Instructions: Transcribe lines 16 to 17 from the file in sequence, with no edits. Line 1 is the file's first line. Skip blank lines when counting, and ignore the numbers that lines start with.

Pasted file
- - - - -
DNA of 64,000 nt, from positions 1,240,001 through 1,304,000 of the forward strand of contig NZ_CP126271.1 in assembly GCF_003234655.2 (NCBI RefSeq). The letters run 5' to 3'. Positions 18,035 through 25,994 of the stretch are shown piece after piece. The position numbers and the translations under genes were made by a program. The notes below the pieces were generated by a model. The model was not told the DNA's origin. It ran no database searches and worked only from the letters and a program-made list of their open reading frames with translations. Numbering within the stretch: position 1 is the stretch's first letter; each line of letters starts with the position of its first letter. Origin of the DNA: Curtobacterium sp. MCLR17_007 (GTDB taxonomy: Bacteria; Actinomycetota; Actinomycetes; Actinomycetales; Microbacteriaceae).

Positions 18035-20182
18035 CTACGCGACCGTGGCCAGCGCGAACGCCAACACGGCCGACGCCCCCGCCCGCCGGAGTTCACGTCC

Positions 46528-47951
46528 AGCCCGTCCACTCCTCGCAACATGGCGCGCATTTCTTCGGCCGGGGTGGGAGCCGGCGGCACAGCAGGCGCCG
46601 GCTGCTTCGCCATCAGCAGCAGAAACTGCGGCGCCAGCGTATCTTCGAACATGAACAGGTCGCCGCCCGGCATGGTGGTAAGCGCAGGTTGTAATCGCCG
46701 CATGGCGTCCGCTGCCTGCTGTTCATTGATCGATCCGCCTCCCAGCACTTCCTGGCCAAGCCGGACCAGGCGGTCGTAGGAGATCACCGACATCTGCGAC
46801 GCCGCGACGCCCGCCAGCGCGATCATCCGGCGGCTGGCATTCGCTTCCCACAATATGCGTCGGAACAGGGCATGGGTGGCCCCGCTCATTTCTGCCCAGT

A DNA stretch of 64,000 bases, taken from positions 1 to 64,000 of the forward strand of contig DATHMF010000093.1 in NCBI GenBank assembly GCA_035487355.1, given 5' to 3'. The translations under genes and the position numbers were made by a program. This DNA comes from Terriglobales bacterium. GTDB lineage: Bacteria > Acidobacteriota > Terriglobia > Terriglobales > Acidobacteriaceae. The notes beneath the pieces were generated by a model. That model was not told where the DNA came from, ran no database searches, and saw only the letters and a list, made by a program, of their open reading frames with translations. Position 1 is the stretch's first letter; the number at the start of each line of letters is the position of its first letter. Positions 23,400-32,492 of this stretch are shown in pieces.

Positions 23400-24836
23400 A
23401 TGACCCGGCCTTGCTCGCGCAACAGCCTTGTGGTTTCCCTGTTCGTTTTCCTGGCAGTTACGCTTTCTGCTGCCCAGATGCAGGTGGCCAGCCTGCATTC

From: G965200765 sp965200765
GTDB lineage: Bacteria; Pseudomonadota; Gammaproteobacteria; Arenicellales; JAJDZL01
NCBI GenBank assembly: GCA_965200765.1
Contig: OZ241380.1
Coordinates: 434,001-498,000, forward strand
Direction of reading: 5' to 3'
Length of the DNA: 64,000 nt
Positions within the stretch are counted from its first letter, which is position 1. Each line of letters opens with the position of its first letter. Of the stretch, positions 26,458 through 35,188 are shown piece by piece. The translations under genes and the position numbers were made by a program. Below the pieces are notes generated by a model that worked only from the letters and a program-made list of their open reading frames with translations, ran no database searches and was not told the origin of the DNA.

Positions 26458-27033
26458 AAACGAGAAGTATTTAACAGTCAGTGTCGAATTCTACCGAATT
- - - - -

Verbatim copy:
Contig: OZ241380.1
Coordinates: 434,001-498,000, forward strand